intended, to treat the conditions for which
they’re intended. Don’t use your kid’s Ritalin to
give you the energy and focus to complete a difficult work assignment. Regard these drugs seriously, and it’s a good bet your child will, too. Start
by taking an inventory of the drugs in your medicine cabinet.
It’s up to you to educate yourself about the real
dangers of prescription and OTC drug abuse and
to discuss these risks with your teen. Kids need
to hear from parents that getting high on legal
prescription and OTC drugs is not safer than
getting high on illegal street drugs.
And reaching out to have that discussion is not just
an idle suggestion. It works. Research shows that kids
who learn a lot about drug risks from their parents
are up to half as likely to use drugs as kids who
haven’t had that conversation with Mom and Dad.
Unfortunately, research also shows that fewer
parents today are talking to their teenagers about
drugs than they were only a few years ago.
It’s time to turn that stat around. This brochure
can help. So can the information found on the
website of the Partnership for a Drug-Free
America——or at the other
resources listed at the end of this booklet.
Quite simply, if you’re not educating your children about health risks they may encounter, you
are not providing the protection they need in
today’s changing world.
What could be more basic to being a parent than
protecting your child from harm?
Educate Yourself
If you’re going to discuss prescription and OTC
drug abuse with your kids, you need to know
what you’re talking about. You should be able to
distinguish among the types and effects of drugs
some teens use to get high. Some of these drugs
are described below.
Safe when used according to a doctor’s instructions,
these medications should be taken only by the
person for whom a doctor has prescribed them.
Using prescription drugs prescribed for others or without
doctor’s orders is unsafe and illegal.
Pain Medications
Teenagers abuse narcotic pain relievers
more than any other prescription medicine.
Mentions of these very powerful drugs as
reasons for emergency room visits have nearly
tripled over the recent decade.
Vicodin (hydrocodone) OxyContin (oxycodone) Percocet (oxycodone and acetaminophen) Darvon (propoxyphene) Codeine
May be medically useful for:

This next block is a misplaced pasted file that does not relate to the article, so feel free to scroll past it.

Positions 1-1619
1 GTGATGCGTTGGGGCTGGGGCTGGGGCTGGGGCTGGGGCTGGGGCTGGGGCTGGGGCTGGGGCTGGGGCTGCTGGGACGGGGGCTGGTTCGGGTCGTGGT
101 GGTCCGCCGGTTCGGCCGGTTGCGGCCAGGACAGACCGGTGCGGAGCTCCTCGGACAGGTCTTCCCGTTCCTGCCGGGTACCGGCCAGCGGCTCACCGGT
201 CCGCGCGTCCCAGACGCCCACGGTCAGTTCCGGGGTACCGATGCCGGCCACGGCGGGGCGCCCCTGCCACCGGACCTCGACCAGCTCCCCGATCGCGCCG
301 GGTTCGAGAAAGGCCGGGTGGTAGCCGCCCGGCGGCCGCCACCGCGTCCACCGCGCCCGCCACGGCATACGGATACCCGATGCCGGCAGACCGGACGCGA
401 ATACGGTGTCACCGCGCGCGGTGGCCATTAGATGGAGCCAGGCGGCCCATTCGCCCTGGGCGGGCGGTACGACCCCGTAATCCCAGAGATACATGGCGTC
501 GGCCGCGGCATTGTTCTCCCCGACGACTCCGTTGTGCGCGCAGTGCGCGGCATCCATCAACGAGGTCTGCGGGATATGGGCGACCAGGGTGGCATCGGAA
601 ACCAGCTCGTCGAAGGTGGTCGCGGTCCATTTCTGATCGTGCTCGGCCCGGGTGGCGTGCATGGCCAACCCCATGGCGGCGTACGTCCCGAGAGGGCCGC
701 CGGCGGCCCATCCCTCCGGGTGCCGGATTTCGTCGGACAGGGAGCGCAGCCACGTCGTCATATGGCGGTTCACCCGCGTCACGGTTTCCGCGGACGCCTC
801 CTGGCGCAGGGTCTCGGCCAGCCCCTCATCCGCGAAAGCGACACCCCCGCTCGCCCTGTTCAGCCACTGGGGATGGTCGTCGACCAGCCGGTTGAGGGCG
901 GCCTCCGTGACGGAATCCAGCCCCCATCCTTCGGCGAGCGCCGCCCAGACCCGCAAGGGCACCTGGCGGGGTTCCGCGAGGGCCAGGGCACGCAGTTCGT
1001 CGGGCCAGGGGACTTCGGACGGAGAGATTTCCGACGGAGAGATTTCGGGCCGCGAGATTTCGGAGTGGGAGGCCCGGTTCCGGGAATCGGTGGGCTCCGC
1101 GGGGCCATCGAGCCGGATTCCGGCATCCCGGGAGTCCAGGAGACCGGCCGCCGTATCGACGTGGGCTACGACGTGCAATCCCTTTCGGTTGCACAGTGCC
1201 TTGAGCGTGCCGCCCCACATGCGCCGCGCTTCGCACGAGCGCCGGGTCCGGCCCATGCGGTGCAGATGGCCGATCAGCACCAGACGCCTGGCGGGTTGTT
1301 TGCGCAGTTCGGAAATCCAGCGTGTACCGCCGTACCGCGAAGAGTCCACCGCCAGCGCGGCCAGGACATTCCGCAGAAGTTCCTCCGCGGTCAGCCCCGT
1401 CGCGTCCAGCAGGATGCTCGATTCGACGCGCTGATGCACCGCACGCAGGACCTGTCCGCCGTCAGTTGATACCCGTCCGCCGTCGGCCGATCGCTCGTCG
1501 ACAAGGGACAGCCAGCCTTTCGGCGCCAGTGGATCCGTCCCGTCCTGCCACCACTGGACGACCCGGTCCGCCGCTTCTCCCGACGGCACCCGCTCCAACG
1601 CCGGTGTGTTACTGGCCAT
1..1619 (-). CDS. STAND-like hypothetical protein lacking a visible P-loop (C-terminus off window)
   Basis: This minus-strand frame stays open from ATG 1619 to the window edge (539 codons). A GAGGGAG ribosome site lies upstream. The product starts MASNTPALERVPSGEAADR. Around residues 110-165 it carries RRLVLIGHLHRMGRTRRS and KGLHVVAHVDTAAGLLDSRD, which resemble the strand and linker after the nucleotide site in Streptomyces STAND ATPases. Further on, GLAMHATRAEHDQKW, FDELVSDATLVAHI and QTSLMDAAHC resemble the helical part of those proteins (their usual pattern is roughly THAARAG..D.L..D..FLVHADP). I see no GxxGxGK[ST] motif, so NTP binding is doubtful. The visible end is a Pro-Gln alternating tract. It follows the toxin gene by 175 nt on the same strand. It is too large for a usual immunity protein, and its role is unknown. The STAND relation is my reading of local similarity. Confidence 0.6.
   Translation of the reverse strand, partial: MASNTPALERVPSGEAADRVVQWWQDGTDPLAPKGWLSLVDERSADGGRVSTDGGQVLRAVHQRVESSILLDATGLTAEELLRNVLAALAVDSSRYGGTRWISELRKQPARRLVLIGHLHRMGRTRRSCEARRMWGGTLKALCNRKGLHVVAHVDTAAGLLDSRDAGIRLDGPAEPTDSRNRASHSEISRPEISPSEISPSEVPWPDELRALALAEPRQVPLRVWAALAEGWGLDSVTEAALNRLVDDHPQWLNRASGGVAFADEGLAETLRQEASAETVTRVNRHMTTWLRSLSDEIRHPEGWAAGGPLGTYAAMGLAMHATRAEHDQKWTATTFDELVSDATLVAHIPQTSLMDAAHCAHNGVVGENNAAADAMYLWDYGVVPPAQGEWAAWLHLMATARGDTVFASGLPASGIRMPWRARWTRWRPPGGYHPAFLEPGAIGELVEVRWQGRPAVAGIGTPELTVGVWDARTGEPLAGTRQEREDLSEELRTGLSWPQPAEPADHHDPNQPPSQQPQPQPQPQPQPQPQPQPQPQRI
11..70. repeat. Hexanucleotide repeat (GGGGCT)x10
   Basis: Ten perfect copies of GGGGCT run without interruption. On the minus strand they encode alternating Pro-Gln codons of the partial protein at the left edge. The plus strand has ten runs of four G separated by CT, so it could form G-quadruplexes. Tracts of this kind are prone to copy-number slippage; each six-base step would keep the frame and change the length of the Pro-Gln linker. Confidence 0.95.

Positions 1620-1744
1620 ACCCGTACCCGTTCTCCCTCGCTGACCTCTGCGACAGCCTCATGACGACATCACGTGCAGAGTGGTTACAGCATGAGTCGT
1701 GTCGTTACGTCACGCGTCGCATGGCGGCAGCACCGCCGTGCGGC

- Treating moderate-to-severe pain, such as after surgery or dental
Abused by teens to:
- Feel pleasure or sensations of well-being.
Dangerous because:
- Highly addictive. Over time, tolerance develops to certain effects
of these drugs, resulting in the need to take more and more to
get the same pleasant feelings. Addicted teens who suddenly stop
using may go through withdrawal, a horrible physical experience of
intense restlessness, muscle and bone pain, insomnia, diarrhea,
vomiting, and cold flashes.
- Taken in overdose, breathing slows down and eventually stops, and
death may occur. Time-released products like OxyContin, designed
to deliver pain-relieving medication into the system slowly over
hours, may be crushed and snorted, causing the drug to enter the
system all at once, sometimes resulting in death.
- Taken in combination with other prescription or OTC drugs or alcohol,
the risk of life-threatening respiratory depression is increased.
Stimulants increase the amounts of circulating
brain chemicals that raise blood pressure and
heart rate, speed up breathing, decrease
appetite, and deprive the user of sleep.
Ritalin, Concerta (methylphenidate) Adderall (mixed amphetamine
salts) Focalin (dexmethylphenidate) Dexedrine (dextroamphetamine)
May be medically useful for:
- Treating attention deficit/ hyperactivity disorder (ADHD), narcolepsy;
short-term treatment of obesity.
Abused by teens to:
- Feel especially alert, focused, and full of energy. May help them to
manage stressful schoolwork or “pull an all-nighter.”
- Suppress appetite in order to lose weight.
Dangerous because:
- Can be addictive.
- High doses taken over a short time can lead to feelings of hostility,
intense fear, and paranoia.